I’m a vegetarian who works out a lot and wants to build muscle. How do I make sure I’m getting enough protein?

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A woman eating eggs and avocado.
Eggs are a good vegetarian protein source. Getty
  • It’s important to consume plenty of protein if you want to build muscle and strength.
  • As a vegetarian, great foods for protein include eggs, dairy, and whey protein powder.
  • However, over-training can also stop you from reaching your goals, dietitian Sophie Medlin said.
  • Read more Working It Out here.

Dear Rachel,

I’m a 23-year-old female who’s been into fitness for a year. Initially it was about weight loss but now that I’m a healthy weight, my goal is strength and building lean muscle. I go to the gym six days a week (I sometimes skip a day) — I do cardio for 15 minutes and then spend an hour doing focused muscle group work with weights, and abs at the end. My major concern is nutrition. I’m vegetarian and am aware of the different forms of protein, but I feel like I’m not eating enough for my weight (126 pounds (57kg)). How can I get more protein into my diet to help me build muscle?

— Vegetarian Fitness Fan

Dear Vegetarian,

Well done for hitting your goal weight, and it’s great to hear you want to build strength.

You’re right that nutrition plays a key role in hitting our fitness goals, and protein is key for building muscle and recovering from workouts. 

While meat provides lots of protein, you can still reach your protein target on a vegetarian diet. 

Ensure you’re not overtraining

Specialist dietitian Sophie Medlin said that struggling to make progress with physique goals can actually be a sign of exercising too much.

“Over Training Syndrome is presenting more and more and people are less likely to spot it because social media influencers promote athlete-level training programs to people without the professional support needed for the intensity of exercise that is being done,” she said.

If you’ve noticed your periods have stopped, that could be a sign of over training. Too much exercise can cause this, which is a condition called hypothalamic amenorrhea

Exercise is a stressor, and muscle growth happens during recovery. So it’s important to prioritize rest and sleep to hit your physique and strength goals, Medlin said.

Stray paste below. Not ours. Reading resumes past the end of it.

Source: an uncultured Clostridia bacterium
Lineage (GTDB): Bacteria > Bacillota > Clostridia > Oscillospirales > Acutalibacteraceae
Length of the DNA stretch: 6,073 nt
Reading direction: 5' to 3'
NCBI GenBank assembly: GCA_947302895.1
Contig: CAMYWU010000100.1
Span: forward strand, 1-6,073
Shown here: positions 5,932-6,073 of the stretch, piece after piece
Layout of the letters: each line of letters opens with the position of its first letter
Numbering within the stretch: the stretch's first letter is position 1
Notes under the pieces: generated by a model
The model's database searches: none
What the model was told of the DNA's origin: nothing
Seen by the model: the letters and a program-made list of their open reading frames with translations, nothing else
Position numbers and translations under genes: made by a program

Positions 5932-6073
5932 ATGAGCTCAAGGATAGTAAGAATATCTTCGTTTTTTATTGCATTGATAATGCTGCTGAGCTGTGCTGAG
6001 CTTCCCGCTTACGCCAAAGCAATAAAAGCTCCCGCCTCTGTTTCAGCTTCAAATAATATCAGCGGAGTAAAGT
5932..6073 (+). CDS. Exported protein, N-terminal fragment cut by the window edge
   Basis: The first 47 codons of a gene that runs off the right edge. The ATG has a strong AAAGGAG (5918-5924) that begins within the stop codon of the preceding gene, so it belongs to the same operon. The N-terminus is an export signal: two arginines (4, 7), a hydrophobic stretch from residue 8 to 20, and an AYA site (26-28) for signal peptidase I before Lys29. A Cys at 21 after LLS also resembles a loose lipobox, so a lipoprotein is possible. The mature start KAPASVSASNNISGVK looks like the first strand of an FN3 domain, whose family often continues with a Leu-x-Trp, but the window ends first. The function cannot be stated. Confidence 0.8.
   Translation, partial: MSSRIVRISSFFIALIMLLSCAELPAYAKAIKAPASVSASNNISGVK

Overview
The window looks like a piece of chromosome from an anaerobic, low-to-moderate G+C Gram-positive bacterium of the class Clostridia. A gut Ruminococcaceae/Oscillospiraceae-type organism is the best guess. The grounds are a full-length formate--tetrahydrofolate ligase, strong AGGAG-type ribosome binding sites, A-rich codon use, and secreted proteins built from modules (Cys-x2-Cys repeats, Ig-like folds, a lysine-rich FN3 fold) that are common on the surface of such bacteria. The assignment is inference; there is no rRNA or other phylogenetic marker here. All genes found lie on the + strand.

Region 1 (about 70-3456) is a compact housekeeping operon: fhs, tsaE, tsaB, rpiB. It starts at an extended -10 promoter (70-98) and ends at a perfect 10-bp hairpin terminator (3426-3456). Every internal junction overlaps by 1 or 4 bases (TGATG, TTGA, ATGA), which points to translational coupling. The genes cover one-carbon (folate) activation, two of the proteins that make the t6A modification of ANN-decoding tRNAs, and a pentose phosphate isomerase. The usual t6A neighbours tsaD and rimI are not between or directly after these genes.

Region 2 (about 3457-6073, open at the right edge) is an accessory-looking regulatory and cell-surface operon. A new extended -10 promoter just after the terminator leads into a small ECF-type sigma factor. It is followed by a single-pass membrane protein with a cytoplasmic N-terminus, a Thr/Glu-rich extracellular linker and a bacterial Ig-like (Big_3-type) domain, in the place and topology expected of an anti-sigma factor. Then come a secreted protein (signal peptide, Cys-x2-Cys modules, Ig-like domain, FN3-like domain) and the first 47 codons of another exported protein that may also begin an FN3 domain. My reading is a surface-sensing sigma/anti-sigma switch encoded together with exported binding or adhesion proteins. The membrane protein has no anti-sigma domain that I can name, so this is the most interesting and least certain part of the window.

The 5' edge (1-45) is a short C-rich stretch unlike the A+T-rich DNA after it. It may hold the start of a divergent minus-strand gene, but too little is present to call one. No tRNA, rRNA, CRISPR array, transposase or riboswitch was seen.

Eat dairy, eggs, and protein powder

If you’re not over-exercising but feel your muscle gains have plateaued, you may need to eat more protein to support muscle growth, Medlin said.

Eating enough protein on a vegetarian diet is perfectly possible — Medlin recommends eating eggs, whey protein powders, and dairy.

Greek yogurt is one of my favorite protein sources, and I sometimes mix egg whites in with whole eggs for an extra protein boost.

“Dairy and eggs contain complete proteins and dairy has the ideal balance of amino acids to stimulate muscle fiber synthesis,” Medlin said. “With the level of training you’re doing, I would highly recommend you speak to a sports dietitian for tailored advice.”

Plan your meals around protein

If it doesn’t feel obsessive or overwhelming, consider tracking your protein intake for a few days to see how much you’re eating.

For your weight and activity, you should be striving for up to 125g protein a day according to Mind Pump’s macro calculator

If that seems impossible, just start by trying to eat more than you’re currently consuming.

To hit my protein target, I plan my meals in advance and aim for every meal to contain at least 25g protein.

Once you get to grips with a high protein vegetarian diet and find meals you love that help you hit your goals, it’ll become your new normal.

Wishing you well,

Rachel

As a senior health reporter at Insider and a self-described fitness fanatic with an Association for Nutrition-certified nutrition course under her belt, Rachel Hosie is immersed in the wellness scene and here to answer all your burning questions. Whether you’re struggling to find the motivation to go for a run, confused about light versus heavy weights, or unsure whether you should be worried about how much sugar is in a mango, Rachel is here to give you the no-nonsense answers and advice you need, with strictly no fad diets in sight.

Rachel has a wealth of experience covering fitness, nutrition, and wellness, and she has the hottest experts at her fingertips. She regularly speaks to some of the world’s most knowledgeable and renowned personal trainers, dietitians, and coaches, ensuring she’s always up to date with the latest science-backed facts you need to know to live your happiest and healthiest life.

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